In the past five years, Colton has set the gold standard in the development and application of how successful community cabinets work. The Colton Community Cabinet has fostered tremendous support from students, families, government, business, labor, civic and community groups resulting in a number of successful programs including the first districtwide college and career fair, and internship opportunities for students. The district’s strong collaborative spirit is on display today, evidenced by the contingent from the Colton district and community. Congratulations Superintendent Jerry Almendarez, staff, board members and parents; and thank you for the impact you make in the lives of students.

-Colton Community Cabinet Video

Growing Inland Achievement

Another Collective Impact initiative is the Growing Inland Achievement collaborative with Cal State San Bernardino, the University of California, Riverside, Inland Empire Economic Partnership, Riverside and San Bernardino County Offices of Education and area community colleges. Growing Inland Achievement is geared toward improving educational attainment rates throughout the larger Inland Empire region as a means of producing a higher educated workforce and furthering economic progress.

For the past two years, UC Riverside’s Graduate School of Education has offered its AP Readiness Program to Riverside County school districts. With a grant award of $150,000, the AP Readiness Program is expanding to districts in San Bernardino County.

Data indicates that students who attended AP Readiness seminars have a 20 percent higher passage rate on end-of-year exams. The goal of the grant is to increase the rate of qualifying scores for AP test-takers 15 to 25 percent in two years and increase college going rates in both San Bernardino and Riverside counties. Growing Inland Achievement is just one example of how we are working together across both counties to benefit students. Riverside County Superintendent Dr. Judy White and I share the same mindset in moving our region forward and looking at how we can capitalize on the strengths of both counties to excel the Inland Empire together. Thank you, Dr. White, for your partnership and leadership!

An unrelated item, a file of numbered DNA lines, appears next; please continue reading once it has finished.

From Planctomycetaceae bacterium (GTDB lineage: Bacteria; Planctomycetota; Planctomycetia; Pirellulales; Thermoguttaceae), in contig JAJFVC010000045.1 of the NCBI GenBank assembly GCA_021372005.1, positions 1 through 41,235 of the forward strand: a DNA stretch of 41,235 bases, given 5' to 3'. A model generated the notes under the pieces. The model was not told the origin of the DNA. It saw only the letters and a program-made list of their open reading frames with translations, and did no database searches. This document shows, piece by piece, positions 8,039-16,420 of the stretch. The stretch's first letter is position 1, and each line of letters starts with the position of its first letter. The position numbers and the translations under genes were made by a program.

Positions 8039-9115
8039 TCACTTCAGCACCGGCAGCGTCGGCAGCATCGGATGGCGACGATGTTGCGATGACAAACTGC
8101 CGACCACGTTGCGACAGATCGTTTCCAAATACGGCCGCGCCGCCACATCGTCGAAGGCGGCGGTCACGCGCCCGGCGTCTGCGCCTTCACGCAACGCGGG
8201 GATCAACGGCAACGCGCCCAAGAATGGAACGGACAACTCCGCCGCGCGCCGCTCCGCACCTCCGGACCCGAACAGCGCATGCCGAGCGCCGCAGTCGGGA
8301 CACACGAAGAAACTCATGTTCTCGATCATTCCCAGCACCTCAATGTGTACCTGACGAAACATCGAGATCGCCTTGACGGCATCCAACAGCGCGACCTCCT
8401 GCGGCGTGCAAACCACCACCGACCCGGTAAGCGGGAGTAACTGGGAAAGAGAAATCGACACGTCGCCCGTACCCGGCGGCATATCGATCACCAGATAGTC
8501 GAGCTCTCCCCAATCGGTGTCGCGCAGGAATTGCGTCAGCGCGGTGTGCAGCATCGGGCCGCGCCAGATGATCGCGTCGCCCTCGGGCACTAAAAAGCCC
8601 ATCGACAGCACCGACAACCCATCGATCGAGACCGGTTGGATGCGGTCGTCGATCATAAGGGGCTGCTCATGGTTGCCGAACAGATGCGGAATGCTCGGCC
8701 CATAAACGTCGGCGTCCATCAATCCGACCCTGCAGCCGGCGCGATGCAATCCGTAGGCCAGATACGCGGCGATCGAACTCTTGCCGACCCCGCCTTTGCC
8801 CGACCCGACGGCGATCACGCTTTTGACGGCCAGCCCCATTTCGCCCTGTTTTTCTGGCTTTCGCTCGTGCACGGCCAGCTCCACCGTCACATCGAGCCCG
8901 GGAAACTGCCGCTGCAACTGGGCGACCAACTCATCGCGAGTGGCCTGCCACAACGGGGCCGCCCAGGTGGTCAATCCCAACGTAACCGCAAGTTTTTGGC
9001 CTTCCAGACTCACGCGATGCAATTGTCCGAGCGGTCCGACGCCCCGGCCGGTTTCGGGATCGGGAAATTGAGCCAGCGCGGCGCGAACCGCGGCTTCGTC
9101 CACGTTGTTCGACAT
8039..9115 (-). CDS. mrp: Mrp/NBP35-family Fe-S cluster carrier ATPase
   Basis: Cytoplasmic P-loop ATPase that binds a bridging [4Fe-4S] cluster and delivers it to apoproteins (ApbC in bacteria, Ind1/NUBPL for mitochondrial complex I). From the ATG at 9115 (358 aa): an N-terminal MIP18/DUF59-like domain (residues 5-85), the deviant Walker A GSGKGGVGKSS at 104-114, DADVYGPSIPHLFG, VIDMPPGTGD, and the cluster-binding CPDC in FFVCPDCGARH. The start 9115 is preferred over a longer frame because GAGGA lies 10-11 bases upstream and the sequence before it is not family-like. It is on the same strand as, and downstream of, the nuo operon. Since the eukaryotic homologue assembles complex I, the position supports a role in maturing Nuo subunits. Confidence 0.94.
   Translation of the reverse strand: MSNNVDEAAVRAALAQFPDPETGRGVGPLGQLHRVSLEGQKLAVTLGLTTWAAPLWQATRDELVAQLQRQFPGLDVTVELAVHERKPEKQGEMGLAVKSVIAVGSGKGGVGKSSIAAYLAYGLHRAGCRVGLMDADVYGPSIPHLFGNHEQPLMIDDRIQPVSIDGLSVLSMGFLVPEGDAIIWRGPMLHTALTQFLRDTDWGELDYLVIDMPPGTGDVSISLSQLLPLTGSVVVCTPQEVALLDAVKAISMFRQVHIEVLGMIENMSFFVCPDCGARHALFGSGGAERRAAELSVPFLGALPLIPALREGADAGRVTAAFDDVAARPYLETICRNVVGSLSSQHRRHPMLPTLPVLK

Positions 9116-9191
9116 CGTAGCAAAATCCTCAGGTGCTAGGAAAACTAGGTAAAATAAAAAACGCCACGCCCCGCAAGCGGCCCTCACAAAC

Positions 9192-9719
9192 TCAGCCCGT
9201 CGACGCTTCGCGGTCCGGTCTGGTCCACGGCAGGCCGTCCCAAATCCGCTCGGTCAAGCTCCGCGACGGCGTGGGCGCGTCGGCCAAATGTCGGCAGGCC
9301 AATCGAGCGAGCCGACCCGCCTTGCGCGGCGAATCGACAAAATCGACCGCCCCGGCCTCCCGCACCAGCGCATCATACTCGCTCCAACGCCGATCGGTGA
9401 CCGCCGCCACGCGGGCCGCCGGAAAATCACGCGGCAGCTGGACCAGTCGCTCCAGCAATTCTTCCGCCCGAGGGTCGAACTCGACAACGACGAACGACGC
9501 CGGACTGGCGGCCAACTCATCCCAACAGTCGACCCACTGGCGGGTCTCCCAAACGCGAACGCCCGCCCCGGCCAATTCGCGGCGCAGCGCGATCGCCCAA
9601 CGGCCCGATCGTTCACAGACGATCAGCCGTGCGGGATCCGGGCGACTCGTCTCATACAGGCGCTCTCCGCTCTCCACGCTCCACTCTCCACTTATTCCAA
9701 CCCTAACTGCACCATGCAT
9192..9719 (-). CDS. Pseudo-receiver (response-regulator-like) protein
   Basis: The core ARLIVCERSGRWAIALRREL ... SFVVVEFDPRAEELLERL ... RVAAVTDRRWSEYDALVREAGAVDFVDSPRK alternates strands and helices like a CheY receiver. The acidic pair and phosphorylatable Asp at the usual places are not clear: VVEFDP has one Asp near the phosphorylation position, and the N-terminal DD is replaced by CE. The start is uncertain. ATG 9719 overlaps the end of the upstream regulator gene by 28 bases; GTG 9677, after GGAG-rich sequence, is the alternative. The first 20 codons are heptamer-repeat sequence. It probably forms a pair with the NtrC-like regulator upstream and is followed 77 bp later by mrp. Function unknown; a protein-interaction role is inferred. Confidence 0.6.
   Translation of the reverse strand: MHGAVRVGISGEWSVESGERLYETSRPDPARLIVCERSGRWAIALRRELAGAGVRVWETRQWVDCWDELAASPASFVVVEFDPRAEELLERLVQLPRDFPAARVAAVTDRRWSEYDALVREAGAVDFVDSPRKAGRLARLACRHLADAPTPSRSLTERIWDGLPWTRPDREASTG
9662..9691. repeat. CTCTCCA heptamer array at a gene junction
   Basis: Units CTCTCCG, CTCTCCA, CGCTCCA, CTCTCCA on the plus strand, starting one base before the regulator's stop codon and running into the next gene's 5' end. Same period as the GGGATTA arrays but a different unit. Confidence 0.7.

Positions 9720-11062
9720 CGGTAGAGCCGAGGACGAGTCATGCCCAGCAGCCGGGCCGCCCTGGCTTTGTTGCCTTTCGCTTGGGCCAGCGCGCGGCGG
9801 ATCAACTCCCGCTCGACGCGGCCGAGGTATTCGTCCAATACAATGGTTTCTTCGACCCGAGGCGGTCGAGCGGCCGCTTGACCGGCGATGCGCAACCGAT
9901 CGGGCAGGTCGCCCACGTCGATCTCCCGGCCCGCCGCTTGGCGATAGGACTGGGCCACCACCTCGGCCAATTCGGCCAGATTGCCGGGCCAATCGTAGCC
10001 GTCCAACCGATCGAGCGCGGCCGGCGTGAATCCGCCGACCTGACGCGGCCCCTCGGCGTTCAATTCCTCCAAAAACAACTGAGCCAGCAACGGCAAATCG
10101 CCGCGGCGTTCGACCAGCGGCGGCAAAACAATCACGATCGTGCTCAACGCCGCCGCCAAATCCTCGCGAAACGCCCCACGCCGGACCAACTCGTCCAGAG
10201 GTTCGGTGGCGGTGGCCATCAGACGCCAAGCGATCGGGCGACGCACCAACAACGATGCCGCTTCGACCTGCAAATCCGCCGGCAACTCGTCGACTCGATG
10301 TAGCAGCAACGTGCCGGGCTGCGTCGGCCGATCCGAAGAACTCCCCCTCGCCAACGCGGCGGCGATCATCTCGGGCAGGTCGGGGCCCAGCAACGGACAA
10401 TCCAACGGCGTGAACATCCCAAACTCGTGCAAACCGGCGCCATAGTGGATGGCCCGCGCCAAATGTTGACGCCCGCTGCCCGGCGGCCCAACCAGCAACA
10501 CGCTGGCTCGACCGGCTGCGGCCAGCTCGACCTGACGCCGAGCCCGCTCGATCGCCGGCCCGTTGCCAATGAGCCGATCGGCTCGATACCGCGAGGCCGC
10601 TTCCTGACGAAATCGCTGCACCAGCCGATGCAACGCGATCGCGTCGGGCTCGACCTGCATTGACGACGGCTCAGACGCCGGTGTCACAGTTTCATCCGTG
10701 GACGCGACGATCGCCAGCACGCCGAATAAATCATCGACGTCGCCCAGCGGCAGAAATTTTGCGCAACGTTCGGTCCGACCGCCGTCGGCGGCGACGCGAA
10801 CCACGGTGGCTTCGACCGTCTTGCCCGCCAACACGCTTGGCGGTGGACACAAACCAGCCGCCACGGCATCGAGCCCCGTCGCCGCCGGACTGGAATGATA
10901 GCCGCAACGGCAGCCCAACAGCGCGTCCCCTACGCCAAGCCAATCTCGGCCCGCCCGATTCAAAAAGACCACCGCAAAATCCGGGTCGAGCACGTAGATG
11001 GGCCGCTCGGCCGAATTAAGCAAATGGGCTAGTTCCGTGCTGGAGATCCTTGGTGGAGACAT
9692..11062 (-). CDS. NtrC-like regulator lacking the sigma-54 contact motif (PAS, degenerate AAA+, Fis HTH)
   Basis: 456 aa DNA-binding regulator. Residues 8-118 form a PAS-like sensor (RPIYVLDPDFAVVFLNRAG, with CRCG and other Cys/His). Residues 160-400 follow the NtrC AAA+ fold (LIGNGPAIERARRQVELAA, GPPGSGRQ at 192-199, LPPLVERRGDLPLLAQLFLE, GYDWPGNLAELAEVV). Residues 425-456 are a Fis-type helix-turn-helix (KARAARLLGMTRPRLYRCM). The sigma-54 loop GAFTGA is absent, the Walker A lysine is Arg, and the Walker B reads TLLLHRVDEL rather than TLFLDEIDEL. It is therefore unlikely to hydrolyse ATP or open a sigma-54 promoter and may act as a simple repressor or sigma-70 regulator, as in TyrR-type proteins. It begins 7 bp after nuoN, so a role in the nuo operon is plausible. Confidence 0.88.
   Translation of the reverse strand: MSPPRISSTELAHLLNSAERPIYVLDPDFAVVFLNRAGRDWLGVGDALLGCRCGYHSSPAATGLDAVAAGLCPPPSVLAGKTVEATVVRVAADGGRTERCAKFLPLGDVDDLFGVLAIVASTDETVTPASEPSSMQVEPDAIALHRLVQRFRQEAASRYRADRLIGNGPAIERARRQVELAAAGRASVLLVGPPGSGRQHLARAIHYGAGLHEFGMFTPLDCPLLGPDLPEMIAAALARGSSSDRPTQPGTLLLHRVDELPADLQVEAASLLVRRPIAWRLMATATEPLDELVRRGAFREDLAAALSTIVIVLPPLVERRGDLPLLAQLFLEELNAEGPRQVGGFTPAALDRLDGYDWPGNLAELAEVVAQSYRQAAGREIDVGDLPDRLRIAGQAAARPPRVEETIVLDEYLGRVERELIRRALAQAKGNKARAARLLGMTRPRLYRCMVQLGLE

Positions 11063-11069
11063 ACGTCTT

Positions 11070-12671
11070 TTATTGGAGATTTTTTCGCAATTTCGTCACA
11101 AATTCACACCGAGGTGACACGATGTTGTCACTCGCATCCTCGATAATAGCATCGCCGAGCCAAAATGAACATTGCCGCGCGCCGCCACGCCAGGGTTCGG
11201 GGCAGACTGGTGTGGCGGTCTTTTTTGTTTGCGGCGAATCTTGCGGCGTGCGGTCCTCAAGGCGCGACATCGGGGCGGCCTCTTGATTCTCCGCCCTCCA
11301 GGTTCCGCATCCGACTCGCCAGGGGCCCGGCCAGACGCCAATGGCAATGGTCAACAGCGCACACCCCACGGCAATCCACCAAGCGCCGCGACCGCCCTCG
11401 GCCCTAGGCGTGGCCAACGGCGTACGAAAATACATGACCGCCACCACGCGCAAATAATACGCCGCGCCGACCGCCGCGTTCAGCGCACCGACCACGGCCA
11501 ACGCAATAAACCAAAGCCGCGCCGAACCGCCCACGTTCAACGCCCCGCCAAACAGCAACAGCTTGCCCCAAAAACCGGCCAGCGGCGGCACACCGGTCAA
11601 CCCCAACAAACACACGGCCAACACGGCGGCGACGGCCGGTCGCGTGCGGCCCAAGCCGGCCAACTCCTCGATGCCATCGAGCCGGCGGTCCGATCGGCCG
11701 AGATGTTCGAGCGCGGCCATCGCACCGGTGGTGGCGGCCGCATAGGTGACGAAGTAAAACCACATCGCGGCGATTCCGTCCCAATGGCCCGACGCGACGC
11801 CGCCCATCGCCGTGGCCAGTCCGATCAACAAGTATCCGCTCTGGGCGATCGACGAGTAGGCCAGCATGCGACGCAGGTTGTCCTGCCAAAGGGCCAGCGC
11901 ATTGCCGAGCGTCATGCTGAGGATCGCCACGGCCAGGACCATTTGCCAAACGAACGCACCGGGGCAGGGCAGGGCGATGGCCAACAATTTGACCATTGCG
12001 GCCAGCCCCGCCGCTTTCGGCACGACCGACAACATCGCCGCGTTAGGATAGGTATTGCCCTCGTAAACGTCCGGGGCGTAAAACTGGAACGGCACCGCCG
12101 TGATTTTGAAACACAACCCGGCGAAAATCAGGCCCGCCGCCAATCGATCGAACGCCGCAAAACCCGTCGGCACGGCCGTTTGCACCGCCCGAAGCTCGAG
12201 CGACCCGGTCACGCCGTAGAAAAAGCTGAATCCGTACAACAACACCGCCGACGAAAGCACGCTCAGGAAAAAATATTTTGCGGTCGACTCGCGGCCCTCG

Raising The Bar For Literacy

As part of the Countywide Vision2Read, Footsteps2Brilliance is a collective impact initiative involving County Schools, County Preschool Services, Children’s Fund and First 5 San Bernardino, working collaboratively to increase literacy rates among children and families. This innovative early learning mobile technology platform provides free access to early literacy activities to all families with children birth through pre-kindergarten who reside in the county. Since its inception, county preschoolers have read more than 895 million words and more than 2.8 million books with a 79 percent reading comprehension level.

Given the success of Footsteps2Brilliance in just two years, the program was honored with a prestigious Partners in Educational Excellence Award from the Association of California School Administrators.

Countywide Vision4Safety

Following the success of Vision2Read is Vision4Safety. The Countywide Vision4Safety campaign aims to bring county residents together to create safer neighborhoods, schools and workplaces. Often, when we think about safety, the first thing that comes to mind is crime and violence, including the unfortunate reality of violence on school campuses. This past year, County Schools brought on board a highly experienced safety officer to support our classrooms and school districts in school safety planning, including equipping school communities for active shooter response should such an emergency arise.

We don’t need the research to tell us that children living in violent environments experience trauma that is related to an increased likelihood of low test scores, chronic absences and dropping out of high school. The high schoolers on our Student Advisory Panels tell us that they and their peers are looking to schools for reliable, caring and compassionate adults to form trusting relationships and teach them the skills necessary to cope in and out of the classroom.